Bicycle bottom bracket and BB tool

That was never 41nm!

The tool to remove the bottom bracket arrived this weekend. I had more difficulty removing it from the packaging than … actually, no. It was unreasonably difficult to remove from the packaging, but what followed was worse.

Adjustable wrench and bottom bracket tool in use
Surely this monster wrench is sufficient

The tool fit in the bottom bracket well enough, but didn’t go in deeply enough for my taste. (This was a limitation of the bottom bracket, not the tool.) When I applied increasing amounts of force via an adjustable wrench, the tool would just slip out of the splines in the bottom bracket. It took real concentration to hold the wrench perfectly perpendicular to the axle while applying enough force.

When the bracket cups didn’t start moving under force, I made a quick check via the internet: for the bottom bracket, the left side is right-hand threaded, while the right (drive) side is left-hand threaded. (This is the opposite from the pedals.) Furthermore, the left side should be removed first.

Reassured that I was working in the correct direction, I used a hammer to tap the wrench in an effort to loosen things up. This didn’t achieve a thing. Finally, it was just brute force, and more of it, that eventually got the left side moving. I soon had it off, and flipped the frame over again to attack the right side.

Adjustable wrench, bottom bracket tool, bottom bracket and bicycle frame
Solution: use a bigger wrench

The right side was even less inclined to break loose. I tried various hand grips, braced my feet against the table legs, and hammered on the wrench, all to no avail. It seemed that the tool was even more inclined to slip free of the splines, but that was probably me just getting more desperate and blindly applying more force. I stopped to consider what would happen if I wasn’t able to remove the bottom bracket. As far as I knew it was in good condition, but it would limit my choices for a replacement crankset. Could I continue with the current bottom bracket? Or would it make more sense just to throw it all away and start with a new frame? That would free up all my options. But I’d already ordered hubs and rims based on the current frame, and those are decisions that I would want to revisit if I had a free hand with frame choices.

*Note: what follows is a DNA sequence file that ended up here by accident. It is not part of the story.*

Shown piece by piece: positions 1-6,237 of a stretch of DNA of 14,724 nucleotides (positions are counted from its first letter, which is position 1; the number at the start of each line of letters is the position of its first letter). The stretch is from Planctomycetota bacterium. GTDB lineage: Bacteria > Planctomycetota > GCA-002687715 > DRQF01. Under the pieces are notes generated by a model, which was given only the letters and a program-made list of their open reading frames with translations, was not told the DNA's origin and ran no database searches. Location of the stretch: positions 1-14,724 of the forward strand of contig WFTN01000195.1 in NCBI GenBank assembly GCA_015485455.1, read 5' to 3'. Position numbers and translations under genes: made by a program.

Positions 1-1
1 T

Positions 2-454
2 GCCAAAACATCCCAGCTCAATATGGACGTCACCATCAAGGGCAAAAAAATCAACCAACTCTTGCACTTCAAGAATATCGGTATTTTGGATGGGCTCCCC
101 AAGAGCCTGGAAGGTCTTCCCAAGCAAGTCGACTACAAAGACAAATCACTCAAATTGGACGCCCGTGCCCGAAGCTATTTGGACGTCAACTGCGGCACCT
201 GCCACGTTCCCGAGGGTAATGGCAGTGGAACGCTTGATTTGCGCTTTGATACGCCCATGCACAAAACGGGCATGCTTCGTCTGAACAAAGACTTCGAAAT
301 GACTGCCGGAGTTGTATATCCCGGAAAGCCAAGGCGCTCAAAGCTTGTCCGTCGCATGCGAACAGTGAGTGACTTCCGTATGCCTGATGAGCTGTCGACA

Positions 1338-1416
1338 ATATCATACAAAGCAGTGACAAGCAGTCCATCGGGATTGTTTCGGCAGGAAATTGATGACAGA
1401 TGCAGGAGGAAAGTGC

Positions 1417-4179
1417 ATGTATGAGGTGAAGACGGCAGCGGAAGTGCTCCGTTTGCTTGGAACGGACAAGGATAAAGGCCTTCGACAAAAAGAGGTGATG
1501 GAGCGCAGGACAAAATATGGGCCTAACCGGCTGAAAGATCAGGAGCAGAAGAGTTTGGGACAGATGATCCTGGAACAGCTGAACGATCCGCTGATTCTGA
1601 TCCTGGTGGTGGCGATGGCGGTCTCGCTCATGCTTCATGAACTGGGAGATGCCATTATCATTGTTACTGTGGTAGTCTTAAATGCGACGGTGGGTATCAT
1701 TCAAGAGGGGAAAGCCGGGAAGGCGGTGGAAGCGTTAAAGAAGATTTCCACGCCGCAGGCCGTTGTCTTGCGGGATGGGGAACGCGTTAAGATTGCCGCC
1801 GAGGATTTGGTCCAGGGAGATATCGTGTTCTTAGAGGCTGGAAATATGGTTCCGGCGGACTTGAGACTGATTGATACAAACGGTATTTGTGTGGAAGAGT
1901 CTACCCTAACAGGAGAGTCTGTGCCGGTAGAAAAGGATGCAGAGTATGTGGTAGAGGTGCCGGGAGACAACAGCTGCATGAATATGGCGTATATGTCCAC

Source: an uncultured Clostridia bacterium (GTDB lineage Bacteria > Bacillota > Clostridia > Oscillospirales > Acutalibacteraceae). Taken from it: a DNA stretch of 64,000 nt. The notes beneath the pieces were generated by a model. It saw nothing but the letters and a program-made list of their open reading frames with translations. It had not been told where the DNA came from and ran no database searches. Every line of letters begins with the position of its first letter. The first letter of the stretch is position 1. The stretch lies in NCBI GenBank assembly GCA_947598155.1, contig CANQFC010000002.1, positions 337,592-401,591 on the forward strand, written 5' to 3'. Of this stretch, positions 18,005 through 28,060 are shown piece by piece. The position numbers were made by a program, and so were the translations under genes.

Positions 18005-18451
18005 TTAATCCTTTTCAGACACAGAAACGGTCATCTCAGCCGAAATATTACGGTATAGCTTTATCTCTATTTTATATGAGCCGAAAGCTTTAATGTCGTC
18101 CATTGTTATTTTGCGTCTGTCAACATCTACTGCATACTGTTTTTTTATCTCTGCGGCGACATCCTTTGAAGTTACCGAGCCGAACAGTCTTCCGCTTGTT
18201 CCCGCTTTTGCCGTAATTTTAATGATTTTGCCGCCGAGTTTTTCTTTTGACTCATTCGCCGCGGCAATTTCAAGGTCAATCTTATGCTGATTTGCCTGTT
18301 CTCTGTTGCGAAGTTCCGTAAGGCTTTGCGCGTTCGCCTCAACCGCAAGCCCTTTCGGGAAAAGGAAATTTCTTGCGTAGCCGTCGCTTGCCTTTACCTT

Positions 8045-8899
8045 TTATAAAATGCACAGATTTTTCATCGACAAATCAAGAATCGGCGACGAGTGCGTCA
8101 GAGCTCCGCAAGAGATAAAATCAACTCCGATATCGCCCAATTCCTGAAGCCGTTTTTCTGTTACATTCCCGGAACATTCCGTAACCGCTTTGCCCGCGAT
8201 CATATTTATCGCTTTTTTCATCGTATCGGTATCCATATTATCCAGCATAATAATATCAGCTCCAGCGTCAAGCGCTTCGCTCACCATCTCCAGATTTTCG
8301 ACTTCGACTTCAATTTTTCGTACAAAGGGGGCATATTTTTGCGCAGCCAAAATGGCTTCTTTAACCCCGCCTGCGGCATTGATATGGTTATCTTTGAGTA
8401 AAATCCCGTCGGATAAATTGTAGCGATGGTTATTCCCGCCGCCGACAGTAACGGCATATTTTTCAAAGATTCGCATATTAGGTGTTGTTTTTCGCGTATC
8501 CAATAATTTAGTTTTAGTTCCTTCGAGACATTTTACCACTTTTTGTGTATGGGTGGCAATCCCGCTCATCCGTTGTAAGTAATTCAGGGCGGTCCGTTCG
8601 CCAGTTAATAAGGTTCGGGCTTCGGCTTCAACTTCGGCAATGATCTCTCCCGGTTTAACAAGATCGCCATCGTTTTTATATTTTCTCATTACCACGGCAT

In the end I did what I should have done from the start: I got a bigger wrench. With that, it just took a couple of tries, and a whole lot of force, and suddenly the damn thing was moving. Before I knew it the bottom bracket was out, and I was inspecting the results.

Interior of bottom bracket showing some rust
A bit rusty, but good

Bottom bracket showing specs next to frame
Check the specs

A quick look at the specs confirmed that I’d be able to replace this with the bottom bracket and crankset combo I’d chosen: very good news. But the recommended torque settings were a bit puzzling: 41nm is the same as for Kuroko’s replacement crankset, so I knew from experience it had taken a lot more torque to get this bottom bracket out. The unit had been replaced within a couple of years of my purchasing Ol’ Paint, so probably about 2011, but it hasn’t been serviced once since then. I suppose it has tightened up over time.

I’m really making progress now. I’m just going to have another go at the broken water bottle cage bolts, and then it’s time to start scraping and sanding.

It was only later, as I was boarding the train on my way home this evening, that it occurred to me I should have employed the seatpost option: put the tool in the vise and twist on the frame.

Related posts







Leave a Reply

This site uses Akismet to reduce spam. Learn how your comment data is processed.

Recent posts